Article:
Vermont and ISO-New England offer a compelling case study in the renewable energy transition

Vermont’s CEP (Comprehensive Energy Plan) from 2016 lays out a plan to get 90 percent of its energy from renewables by 2050. This lofty aim implores all citizens to take steps to change the way consume and produce energy in the electric, transportation, as well as heating sectors. Vermont’s power grid is worth investigating because it has made a significant transition toward renewable energy. Renewable energy provides around 80% of Vermont’s power. With the exception of a few peaker units, almost no fossil-fueled facilities are operational in the state, and many are on the verge of being shut down.

The ISO-New England market includes Vermont. The load in Vermont isn’t particularly heavy. winter and summer peaks are equally about 1,000 MW, which is interesting. The climax usually occurs after nightfall throughout the summer. The sole state in ISO-New England’s footprint where this is currently occurring in Vermont, although the peak time trend is advancing later into the day in all 6 states supplied by the market.

The reason for this is that rooftop solar has grown in popularity in the area. Vermont has 434.24 MW of solar capacity installed by the end of 2021, according to ISO-New England. Remember that this represents around 43% of the state’s peak load demand, and it’s entirely distributed generating.

“Almost every school in Vermont got solar on it,” Chris Root, COO of Vermont Electric Power Co. in Rutland, Vermont, remarked during a keynote at the IEEE PES T&D Conference & Exposition, held April 25–28 in New Orleans, Louisiana. “However, we lack substantial solar panels. It’s not like Arizona, where you can plant 300 MW in the desert. In Vermont, the most powerful photovoltaic facility is really only 20 megawatts. This is the distributed resource model that we’re talking about. They’re all over the place, including in people’s homes. They’re in the middle of a field. They’ve landed on a company. However, it is widely dispersed, with the majority of it occurring on distribution and sub-transmission systems.”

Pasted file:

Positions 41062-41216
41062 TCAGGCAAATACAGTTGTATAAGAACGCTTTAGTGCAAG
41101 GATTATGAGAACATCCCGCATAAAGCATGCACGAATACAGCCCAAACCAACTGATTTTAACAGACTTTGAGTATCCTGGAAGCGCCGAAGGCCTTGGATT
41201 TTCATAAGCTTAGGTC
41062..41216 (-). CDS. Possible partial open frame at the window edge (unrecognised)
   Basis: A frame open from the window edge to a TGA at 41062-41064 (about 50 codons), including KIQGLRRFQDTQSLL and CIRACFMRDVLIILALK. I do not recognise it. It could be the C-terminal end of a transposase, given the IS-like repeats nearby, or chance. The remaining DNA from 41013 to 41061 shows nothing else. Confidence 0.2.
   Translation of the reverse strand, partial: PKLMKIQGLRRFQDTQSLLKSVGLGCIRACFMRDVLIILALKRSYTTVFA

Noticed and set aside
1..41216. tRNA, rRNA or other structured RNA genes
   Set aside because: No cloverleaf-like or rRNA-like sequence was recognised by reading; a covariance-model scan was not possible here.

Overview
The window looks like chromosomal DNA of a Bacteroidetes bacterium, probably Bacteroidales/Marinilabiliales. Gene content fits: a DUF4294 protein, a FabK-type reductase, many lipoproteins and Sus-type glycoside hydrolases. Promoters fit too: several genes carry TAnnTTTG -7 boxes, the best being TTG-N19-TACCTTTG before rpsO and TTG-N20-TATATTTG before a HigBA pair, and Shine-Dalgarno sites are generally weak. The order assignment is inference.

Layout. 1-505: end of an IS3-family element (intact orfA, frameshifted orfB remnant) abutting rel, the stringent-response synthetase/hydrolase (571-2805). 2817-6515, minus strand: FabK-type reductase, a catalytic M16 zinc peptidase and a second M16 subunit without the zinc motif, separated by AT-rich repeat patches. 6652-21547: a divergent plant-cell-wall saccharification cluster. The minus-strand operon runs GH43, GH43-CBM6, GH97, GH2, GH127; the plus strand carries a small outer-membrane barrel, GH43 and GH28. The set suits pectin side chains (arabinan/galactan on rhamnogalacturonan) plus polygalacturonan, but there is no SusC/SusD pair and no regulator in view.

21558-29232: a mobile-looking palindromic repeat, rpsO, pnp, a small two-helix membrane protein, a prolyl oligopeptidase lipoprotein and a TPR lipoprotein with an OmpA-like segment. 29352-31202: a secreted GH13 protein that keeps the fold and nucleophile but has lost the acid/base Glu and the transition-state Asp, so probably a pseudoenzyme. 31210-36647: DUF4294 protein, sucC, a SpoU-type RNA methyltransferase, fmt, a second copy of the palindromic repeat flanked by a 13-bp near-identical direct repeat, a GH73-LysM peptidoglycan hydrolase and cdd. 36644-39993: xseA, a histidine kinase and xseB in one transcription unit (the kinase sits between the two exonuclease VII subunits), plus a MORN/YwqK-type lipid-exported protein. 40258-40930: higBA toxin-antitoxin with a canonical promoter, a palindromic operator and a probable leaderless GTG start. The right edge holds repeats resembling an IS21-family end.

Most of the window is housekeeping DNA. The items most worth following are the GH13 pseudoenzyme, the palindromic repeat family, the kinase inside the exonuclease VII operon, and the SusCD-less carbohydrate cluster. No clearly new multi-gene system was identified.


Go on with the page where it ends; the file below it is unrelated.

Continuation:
Because rooftop solar panels generate electricity throughout the day, they reduce the amount of electricity generated by utilities. After that, when the sun sets, electricity firms must compensate for the lost generation. California’s “Duck Curve” is well-known, but Vermont has its version.

Energy storage is viewed as an important part of coping with the swings. GMP (Green Mountain Power), which serves around 270,000 residential and corporate customers in Vermont, launched a “Home Energy Storage” program that has allegedly been a huge success. There are three possibilities available with the program: Enphase IQ Battery, BYOD (Bring Your Own Device), and Tesla Powerwall are all examples of innovative technologies.

Customers can use the BYOD option to get nearly $10,500 toward the purchase of a home battery, or they can lease Tesla Powerwall or Enphase IQ battery systems for $65 and $55 per month, respectively, on a 10-year contract. Clients can save money by prepaying the full lease for $6,500 or $5,500.

Customers must “contribute access to the batteries to minimize power demand during costly energy peaks when individuals are using a lot of energy,” according to GMP, in order to participate in the scheme. By lowering power consumption during energy peaks in 2021, the company stated its developing network of pooled stored energy saved all customers roughly $3 million.

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